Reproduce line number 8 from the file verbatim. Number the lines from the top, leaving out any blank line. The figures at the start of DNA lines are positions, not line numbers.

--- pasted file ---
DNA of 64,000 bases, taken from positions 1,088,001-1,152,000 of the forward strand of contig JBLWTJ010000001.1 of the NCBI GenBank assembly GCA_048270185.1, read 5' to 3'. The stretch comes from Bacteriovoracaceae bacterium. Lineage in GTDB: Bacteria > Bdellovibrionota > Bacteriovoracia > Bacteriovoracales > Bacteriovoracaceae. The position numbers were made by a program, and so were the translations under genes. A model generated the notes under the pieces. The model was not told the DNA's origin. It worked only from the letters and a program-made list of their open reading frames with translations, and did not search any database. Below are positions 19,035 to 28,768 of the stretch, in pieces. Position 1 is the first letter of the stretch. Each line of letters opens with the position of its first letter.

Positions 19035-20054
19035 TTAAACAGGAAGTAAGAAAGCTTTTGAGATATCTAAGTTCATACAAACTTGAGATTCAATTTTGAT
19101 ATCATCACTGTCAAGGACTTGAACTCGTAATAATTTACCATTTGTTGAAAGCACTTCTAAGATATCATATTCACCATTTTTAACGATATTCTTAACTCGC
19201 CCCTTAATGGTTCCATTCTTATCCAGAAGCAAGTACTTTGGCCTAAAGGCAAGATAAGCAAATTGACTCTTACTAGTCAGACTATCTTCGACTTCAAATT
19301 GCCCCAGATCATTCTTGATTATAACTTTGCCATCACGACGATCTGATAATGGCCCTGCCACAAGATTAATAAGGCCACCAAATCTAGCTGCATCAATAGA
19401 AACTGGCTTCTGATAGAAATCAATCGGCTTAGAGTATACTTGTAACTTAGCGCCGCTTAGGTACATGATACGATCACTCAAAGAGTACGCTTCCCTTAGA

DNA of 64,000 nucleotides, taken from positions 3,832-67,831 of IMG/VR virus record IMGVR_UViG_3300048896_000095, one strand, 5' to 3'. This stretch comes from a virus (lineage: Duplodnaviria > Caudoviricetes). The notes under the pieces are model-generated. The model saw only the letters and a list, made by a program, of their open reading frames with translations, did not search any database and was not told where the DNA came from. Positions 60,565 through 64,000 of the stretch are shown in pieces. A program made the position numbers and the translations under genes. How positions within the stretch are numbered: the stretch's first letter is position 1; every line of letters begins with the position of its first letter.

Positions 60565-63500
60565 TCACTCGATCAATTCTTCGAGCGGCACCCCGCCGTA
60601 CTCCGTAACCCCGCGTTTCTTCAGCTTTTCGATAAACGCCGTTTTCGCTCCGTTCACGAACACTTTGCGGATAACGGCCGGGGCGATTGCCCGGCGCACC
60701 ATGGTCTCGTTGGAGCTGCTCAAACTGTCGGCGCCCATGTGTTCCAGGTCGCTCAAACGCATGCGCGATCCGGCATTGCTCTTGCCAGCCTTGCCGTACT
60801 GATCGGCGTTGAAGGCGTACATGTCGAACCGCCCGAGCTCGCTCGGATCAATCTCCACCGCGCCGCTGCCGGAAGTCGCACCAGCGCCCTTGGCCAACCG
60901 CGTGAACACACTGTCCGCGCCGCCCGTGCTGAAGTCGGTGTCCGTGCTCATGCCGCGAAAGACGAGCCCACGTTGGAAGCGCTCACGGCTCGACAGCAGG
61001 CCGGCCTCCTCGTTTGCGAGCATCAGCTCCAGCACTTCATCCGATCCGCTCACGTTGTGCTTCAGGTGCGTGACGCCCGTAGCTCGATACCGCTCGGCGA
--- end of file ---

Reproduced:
DNA of 64,000 nucleotides, taken from positions 3,832-67,831 of IMG/VR virus record IMGVR_UViG_3300048896_000095, one strand, 5' to 3'. This stretch comes from a virus (lineage: Duplodnaviria > Caudoviricetes). The notes under the pieces are model-generated. The model saw only the letters and a list, made by a program, of their open reading frames with translations, did not search any database and was not told where the DNA came from. Positions 60,565 through 64,000 of the stretch are shown in pieces. A program made the position numbers and the translations under genes. How positions within the stretch are numbered: the stretch's first letter is position 1; every line of letters begins with the position of its first letter.